This doesn’t mean you don’t speak up when things are happening that you don’t believe in. The opposite; you will be much more effective speaking up because you’ve demonstrated you do it when it really matters and in a way that takes into account more than how something affects just you.
You’ll likely find that the people who consistently do what’s right for the company are often not the ones worrying about getting credit. If you’re good, trust that you’ll get credit for your work. I’ve rarely seen great people go unnoticed. This doesn’t mean you shouldn’t take your performance review seriously; it’s important to capture and be proud of the work you’ve done. Just don’t let it get you down if you don’t think people notice your accomplishments. They likely do.
The most challenging part of “doing what’s right for the company” can be when it has to do with your title or who you report to. There will be be times when you’ll be “layered” and put under someone who you don’t think you should report to.
Trying to take the drama out of this situation is hard. Getting layered is usually because of one or a combination of things: 1) you have more personal development areas than you might think and there could be something holding you back; 2) your company is growing and people everywhere are getting layered as the amount and type of work that needs to get done increases (the best problem to have); 3) there is someone above you who causes problems and the management isn’t ready or capable of dealing with it; or 4) the organizational structure needed to change, typically for reasons more complicated than your immediate team.
Some of these things you can control, some you can’t. It’s best to recognize which and remember it’s a marathon. Most importantly, in these situations take a close look at whether you enjoy your job, and are able to play to your strengths and learn from the people around you on most days. If the answer is yes, things are going to work out. Keep doing the extra 10 percent.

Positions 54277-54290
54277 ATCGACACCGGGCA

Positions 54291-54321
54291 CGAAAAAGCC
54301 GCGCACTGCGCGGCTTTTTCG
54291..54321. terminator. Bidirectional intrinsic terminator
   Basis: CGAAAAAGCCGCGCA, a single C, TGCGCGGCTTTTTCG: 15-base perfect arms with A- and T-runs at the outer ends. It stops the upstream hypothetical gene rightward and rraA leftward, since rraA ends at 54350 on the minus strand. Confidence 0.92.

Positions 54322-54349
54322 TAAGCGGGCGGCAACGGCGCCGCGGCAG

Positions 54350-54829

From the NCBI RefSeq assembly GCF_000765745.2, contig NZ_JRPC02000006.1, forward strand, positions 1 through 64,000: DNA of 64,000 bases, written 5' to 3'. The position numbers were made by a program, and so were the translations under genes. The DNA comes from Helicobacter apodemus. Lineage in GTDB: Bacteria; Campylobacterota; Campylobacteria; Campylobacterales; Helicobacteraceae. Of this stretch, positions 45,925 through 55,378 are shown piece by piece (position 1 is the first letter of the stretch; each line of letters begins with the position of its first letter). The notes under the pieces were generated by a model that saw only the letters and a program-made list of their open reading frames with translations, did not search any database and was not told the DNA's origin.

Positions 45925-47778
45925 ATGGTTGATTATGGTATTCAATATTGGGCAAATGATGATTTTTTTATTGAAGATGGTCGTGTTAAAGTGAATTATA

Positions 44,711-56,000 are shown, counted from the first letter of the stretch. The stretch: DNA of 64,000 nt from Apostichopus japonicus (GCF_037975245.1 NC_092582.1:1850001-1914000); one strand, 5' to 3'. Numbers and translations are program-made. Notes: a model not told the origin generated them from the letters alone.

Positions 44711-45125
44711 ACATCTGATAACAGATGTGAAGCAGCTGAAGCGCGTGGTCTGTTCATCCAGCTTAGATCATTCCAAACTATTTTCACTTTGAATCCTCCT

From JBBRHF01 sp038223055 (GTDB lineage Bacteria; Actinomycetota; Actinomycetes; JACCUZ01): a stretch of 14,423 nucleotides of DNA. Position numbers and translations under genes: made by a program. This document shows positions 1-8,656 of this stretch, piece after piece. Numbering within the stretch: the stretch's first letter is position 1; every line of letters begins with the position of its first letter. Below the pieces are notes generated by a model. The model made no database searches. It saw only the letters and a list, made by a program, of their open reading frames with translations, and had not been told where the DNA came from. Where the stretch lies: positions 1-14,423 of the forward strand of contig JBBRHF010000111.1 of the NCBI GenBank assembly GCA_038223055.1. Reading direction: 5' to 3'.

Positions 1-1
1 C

8. Diversity matters
Seek it out
Diversity of opinion, diversity of backgrounds, diversity of gender, diversity of race, diversity of age. They all matter. You and your team will make better decisions when you have a diverse set of people contributing. This is backed by all sorts of data, but you don’t need to look at the data to understand it. Whether you’re in business, hospitality, entertainment, or academics, just look around at the population of people who are using and buying your products, coming into your hospitals, attending your schools, staying at your hotels, reading your stories. They don’t all look like you.
It is always easiest to build a team of people who have the same interests, race or gender, or come from the same background or pedigree of school. It’s called bias and it’s real. But it will not take long to realize you are running into walls, not seeing around corners and not growing as a person or company when your team isn’t made up of the people who reflect the world we live in.
Beyond demographic diversity, equally important is diversity of skills, strengths and personality types. For almost any team I’ve been on, you need the more introverted and analytical person who loves the details; the creative out-of-the-box thinker who can propose the next big idea; the strategic operational mind who knows how to make that idea a reality; and the inquisitive skeptical person who can see around corners to tell you why that idea might not work. You need all of them, and more, to function well as a team. And having all of them is what allows you to focus on playing to your strengths, because there will be a person who loves and thrives on the things you hate.
We all have the responsibility to speak up and lead by our actions on this, even more so if you’re the white guy like me.
9. Help your manager out
You own your career
It seems to be a right of passage to assume your manager does nothing, that she just spends all of her time sitting in unnecessary meetings, or that she simply doesn’t understand anything about the way you, your team or your product work. This can be true, but fight your urge to think it, because more often than not it’s bs.